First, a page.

Getting Over Confidence: Why Self-Assuredness is Highly Overrated


Confidence is a delicate balance...

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I well remember while going public, when my executives and I were supposed to pitch in front of our investors.   Our Investment bankers helped us prepare the slides. We divided the presentation amongst us. In the initial practice we were all gagging with nervousness.  We could not believe what was happening to us.  We were proficient in making polished presentations to our major customers, but here, we needed to pitch the company and ourselves, and not our products.  We had no practice and did not know how the investors think.  That nervous tension was reflected in our humility, and our bankers and investors liked us. I would not say we had a polished IPO road tour. We were never sure we were doing it right. We were not confident. But we had a successful IPO. 

Overconfidence is the opposite mental state of what entrepreneurs need to maintain to succeed. Humility, alert curiosity, and a thirst for new knowledge are far more important than confidence (even critical). To be overconfident is to shut down. What is the point of paying attention? What is the point of thinking deeply about any subject? We think we already have all the answers. The same applies to other people. If you are overconfident, you have little or no interest in listening closely to what others are telling you. If you believe you have nothing to learn from them, then you will learn nothing. 

A conversation is dull and boring any time an overconfident person is present. Such people believe their role is to tell others what to do. Who wants to have that conversation? In a business setting, you want to hire people who are listeners—and you want to work for people who are listeners. 


When venture capitalists look to fund a startup, they look for conviction—for confidence. If you ask me, I would say that confidence is overrated. Entrepreneurs do not need confidence to succeed, nor should they be told that they must be confident. Overemphasizing confidence pushes us in a direction that plays to cognitive weaknesses that can blind us to reality. And worse. I’d say don’t use confidence. Use logic and try to use your own brain to work, not your ego.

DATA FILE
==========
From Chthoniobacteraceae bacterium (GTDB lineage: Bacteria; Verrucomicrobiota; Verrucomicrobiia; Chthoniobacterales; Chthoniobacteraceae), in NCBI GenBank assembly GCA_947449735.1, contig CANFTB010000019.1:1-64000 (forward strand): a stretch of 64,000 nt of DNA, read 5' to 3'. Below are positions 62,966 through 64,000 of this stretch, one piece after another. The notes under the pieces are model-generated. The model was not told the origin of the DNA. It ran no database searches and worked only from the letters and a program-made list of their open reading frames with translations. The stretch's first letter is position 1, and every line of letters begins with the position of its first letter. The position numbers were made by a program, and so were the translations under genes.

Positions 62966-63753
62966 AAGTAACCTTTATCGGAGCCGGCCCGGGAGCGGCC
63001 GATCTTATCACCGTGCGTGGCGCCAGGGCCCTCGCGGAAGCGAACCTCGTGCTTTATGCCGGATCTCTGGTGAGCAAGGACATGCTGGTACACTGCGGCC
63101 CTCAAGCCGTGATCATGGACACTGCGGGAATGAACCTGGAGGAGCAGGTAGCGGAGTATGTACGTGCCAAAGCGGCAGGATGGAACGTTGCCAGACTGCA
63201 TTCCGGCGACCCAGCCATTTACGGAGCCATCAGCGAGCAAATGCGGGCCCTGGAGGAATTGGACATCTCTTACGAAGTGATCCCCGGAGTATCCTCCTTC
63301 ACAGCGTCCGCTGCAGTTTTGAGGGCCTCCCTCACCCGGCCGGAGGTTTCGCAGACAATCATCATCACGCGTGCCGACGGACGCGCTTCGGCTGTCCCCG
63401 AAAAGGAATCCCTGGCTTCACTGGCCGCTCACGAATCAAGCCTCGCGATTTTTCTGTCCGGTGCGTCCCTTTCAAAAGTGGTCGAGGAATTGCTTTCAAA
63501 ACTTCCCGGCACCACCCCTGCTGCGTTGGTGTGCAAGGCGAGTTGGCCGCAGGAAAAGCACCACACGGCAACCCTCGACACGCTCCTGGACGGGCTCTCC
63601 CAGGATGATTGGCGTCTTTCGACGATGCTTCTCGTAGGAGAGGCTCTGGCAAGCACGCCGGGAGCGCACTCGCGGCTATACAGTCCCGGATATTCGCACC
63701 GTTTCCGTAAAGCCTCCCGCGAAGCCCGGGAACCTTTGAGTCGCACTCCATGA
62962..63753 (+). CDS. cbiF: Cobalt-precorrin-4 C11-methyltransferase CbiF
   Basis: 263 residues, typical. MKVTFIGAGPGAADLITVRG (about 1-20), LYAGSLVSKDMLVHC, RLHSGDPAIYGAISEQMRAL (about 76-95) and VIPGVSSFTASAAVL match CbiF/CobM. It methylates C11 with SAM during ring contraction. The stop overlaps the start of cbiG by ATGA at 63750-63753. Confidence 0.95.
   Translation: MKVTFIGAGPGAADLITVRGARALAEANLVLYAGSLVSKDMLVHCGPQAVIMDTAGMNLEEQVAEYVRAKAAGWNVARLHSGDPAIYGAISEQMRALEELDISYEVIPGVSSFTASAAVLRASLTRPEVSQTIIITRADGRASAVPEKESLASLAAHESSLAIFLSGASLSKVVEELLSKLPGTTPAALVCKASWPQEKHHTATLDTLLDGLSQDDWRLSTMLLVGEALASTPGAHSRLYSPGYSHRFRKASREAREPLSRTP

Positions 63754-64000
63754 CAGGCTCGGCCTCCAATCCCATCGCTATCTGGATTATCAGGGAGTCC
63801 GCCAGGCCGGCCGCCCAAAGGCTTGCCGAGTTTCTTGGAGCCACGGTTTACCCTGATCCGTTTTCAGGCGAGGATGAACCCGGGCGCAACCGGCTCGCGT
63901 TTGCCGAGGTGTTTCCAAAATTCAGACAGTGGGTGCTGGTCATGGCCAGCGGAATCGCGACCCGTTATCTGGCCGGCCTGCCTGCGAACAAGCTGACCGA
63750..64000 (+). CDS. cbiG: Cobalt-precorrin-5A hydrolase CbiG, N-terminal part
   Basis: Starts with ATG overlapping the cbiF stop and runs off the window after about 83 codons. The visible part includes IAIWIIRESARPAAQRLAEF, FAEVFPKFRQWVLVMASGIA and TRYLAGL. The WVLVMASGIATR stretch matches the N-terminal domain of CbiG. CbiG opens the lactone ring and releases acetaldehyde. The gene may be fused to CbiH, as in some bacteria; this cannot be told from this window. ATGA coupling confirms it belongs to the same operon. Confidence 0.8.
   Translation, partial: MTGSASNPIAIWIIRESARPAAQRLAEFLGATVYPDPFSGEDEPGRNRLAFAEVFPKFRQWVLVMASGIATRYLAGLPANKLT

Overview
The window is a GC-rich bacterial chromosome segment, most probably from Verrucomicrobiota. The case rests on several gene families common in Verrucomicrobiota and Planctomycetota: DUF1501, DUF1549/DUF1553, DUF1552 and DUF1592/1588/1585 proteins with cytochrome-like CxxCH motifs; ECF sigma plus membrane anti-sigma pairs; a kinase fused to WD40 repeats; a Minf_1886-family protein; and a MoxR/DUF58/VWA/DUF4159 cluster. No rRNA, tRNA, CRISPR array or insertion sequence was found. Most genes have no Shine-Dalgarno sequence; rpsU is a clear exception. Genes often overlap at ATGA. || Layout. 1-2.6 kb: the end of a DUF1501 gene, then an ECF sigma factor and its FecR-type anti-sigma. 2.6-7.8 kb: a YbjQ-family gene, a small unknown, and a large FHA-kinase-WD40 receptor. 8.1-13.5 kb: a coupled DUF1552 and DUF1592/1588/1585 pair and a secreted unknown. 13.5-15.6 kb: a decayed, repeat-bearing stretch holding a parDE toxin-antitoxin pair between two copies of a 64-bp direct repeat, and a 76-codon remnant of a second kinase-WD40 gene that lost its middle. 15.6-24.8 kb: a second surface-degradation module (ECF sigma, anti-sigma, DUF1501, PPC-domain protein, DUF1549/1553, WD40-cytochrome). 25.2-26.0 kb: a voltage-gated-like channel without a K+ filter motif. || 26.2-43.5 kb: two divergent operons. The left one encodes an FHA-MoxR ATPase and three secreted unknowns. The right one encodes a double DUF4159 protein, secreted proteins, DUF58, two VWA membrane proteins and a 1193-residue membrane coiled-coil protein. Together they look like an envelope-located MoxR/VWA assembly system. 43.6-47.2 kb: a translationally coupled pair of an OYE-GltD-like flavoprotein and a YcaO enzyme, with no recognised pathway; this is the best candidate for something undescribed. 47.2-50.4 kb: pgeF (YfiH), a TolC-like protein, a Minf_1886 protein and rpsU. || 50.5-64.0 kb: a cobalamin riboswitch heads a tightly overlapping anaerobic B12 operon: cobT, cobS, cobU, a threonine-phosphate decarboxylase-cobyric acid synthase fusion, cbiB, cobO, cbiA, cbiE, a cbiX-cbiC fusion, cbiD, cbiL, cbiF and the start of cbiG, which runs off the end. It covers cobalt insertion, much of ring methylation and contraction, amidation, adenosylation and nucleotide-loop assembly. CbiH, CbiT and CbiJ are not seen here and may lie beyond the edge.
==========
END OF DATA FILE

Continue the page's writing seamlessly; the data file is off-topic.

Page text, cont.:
The Nobel-Prize-winner Daniel Kahneman in his seminal book Thinking, Fast and Slow. explained that confidence must be tempered with cognitive biases to be useful.  Our brains are designed to predict the future based on simple rules of thumb that poorly capture the complex realities of modern business and life. 

Ours is a prediction machine that is optimized for a different way of living, out in the wild, before cities and technology. So, believing and following our natural reaction — our confidence — blindly is a form of misplaced confidence. In fact, every entrepreneur I have spoken with in candor has told me they were always doubts, they were never sure about anything. The good ones used logic to overcome doubts, not confidence.

Some startup experts says you have to have confidence to succeed as a founder. I do not subscribe to the notion that if you have confidence then better things happen. Better things happen when you make smarter decisions and with some luck. If confidence is a feeling you get after making progress, a feeling that energizes you, that is surely a good thing. But is it correlation or cause?

Far from being necessary, confidence can often be a liability, or at least an overabundance of what people call confidence. As the Indian writer Sadhguru said, “Confidence and stupidity are a very dangerous combination, but they generally go together.”

Overconfidence is the opposite of what we need to maintain, which is an alert curiosity, even a thirst for new knowledge. To be overconfident is to shut down. What is the point of paying attention? What is the point of thinking deeply about any subject? We think we already have all the answers.